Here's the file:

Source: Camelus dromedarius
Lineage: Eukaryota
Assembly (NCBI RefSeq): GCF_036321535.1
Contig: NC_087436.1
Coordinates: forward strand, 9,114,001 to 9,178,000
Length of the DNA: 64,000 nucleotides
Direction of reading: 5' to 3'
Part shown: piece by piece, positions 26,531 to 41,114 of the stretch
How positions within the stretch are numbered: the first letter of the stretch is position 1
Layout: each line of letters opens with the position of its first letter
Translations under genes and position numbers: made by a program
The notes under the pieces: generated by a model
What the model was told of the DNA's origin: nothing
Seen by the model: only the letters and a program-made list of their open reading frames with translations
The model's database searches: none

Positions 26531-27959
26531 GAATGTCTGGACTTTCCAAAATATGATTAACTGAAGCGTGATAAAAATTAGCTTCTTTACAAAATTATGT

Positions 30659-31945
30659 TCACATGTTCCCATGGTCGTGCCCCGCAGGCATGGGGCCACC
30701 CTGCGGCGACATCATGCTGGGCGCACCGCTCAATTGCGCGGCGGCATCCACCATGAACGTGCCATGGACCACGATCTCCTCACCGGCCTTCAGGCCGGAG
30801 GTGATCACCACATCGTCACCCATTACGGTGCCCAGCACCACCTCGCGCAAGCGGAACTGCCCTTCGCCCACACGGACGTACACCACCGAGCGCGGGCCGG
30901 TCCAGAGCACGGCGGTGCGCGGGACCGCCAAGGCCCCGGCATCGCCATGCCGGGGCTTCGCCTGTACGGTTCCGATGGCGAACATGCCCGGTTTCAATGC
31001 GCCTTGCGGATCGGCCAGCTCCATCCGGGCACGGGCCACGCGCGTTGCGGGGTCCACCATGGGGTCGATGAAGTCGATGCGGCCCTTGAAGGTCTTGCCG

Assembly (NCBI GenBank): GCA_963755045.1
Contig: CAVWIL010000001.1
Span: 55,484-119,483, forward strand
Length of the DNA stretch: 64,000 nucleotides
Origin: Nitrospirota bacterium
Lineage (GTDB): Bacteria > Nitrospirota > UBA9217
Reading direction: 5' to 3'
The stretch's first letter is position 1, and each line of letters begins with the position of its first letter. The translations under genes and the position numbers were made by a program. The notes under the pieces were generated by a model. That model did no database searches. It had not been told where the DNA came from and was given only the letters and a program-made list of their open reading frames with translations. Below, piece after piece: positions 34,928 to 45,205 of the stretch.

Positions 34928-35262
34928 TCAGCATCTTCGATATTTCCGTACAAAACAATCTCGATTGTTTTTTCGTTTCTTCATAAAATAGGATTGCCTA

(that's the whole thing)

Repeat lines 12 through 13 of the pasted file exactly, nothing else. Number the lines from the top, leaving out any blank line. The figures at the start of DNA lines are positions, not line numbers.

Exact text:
The notes under the pieces: generated by a model
What the model was told of the DNA's origin: nothing